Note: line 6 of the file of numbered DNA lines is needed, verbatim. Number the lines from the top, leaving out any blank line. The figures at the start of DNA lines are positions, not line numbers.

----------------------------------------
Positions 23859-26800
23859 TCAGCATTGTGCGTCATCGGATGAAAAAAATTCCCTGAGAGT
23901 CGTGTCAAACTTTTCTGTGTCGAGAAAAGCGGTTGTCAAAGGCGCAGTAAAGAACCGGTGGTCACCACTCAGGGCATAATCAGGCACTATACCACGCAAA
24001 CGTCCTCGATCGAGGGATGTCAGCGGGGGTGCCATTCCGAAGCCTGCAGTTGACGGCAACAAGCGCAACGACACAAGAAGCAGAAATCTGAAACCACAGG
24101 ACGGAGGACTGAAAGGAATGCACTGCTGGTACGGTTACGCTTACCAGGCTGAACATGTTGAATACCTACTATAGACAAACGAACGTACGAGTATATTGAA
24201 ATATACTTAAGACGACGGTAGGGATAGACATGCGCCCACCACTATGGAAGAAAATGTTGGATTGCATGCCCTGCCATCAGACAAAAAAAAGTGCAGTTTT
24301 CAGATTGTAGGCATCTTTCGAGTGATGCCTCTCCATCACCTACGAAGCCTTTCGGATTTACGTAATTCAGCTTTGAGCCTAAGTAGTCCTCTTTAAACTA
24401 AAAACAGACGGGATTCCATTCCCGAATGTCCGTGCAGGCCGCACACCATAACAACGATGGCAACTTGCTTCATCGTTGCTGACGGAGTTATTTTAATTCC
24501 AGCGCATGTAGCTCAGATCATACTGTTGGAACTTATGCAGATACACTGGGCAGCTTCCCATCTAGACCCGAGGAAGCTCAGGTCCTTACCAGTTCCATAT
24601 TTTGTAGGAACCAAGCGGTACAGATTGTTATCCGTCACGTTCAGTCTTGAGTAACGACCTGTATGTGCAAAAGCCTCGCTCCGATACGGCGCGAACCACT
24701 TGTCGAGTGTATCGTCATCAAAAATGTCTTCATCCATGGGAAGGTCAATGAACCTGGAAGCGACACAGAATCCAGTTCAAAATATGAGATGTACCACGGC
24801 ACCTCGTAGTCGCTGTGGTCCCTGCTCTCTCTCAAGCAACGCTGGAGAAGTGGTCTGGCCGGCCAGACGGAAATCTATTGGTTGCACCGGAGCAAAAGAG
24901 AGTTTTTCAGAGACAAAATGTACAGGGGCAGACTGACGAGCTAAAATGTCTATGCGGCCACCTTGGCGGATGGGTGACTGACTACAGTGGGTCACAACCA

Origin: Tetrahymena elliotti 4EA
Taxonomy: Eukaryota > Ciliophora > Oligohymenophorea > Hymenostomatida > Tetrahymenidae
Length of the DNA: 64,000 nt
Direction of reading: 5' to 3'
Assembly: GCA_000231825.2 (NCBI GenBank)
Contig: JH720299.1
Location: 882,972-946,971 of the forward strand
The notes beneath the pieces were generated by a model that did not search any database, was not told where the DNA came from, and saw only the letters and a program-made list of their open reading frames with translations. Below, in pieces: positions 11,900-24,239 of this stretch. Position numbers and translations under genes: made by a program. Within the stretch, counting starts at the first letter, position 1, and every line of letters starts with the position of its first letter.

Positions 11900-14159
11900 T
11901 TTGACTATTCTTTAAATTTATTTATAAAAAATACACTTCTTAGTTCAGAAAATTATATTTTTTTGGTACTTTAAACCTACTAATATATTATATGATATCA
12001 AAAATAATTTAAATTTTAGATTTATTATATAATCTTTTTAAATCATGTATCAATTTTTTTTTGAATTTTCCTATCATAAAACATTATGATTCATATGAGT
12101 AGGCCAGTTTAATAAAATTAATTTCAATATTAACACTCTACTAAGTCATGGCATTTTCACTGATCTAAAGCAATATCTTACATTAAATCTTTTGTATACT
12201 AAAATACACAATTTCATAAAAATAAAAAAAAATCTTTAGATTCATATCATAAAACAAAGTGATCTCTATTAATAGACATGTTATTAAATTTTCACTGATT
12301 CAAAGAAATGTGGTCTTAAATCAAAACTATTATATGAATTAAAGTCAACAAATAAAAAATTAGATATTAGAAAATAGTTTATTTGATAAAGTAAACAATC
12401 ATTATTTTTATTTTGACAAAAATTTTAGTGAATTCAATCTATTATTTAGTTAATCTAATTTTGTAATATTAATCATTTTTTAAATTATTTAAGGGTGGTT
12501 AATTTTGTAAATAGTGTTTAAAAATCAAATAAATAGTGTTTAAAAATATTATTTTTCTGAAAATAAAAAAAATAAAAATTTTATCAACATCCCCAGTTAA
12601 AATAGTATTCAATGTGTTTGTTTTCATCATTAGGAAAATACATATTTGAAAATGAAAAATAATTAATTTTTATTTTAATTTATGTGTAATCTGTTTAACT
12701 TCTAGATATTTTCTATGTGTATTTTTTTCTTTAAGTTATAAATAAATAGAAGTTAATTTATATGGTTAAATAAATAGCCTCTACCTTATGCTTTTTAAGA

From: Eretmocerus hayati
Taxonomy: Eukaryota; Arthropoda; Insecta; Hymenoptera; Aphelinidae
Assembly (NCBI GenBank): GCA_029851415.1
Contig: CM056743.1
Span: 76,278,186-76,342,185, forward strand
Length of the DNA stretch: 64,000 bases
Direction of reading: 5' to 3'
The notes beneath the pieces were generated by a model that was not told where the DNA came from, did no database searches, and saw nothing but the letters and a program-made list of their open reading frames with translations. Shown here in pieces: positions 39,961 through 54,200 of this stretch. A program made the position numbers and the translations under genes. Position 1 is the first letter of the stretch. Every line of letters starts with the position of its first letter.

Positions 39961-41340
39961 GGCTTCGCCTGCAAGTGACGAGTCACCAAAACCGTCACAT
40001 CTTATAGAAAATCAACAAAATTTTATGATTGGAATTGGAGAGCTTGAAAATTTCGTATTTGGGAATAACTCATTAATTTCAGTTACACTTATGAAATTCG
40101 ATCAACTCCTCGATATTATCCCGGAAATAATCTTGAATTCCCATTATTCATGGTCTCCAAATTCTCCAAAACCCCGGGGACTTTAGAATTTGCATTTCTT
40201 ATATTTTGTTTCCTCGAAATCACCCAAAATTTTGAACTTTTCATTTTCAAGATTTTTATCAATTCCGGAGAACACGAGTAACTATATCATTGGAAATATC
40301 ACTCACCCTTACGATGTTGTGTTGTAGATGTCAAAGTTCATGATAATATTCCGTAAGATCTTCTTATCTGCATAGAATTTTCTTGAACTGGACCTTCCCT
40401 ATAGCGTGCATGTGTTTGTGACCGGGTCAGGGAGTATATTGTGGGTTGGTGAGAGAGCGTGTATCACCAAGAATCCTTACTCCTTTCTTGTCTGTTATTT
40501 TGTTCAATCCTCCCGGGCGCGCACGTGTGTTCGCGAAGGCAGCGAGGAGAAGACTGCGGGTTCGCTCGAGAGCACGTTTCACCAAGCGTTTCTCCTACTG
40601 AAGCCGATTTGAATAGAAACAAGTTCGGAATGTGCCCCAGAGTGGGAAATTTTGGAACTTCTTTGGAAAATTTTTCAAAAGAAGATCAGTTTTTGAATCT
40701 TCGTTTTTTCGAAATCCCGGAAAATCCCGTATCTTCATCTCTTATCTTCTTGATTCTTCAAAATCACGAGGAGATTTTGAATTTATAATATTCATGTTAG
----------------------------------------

24201 ATATACTTAAGACGACGGTAGGGATAGACATGCGCCCACCACTATGGAAGAAAATGTTGGATTGCATGCCCTGCCATCAGACAAAAAAAAGTGCAGTTTT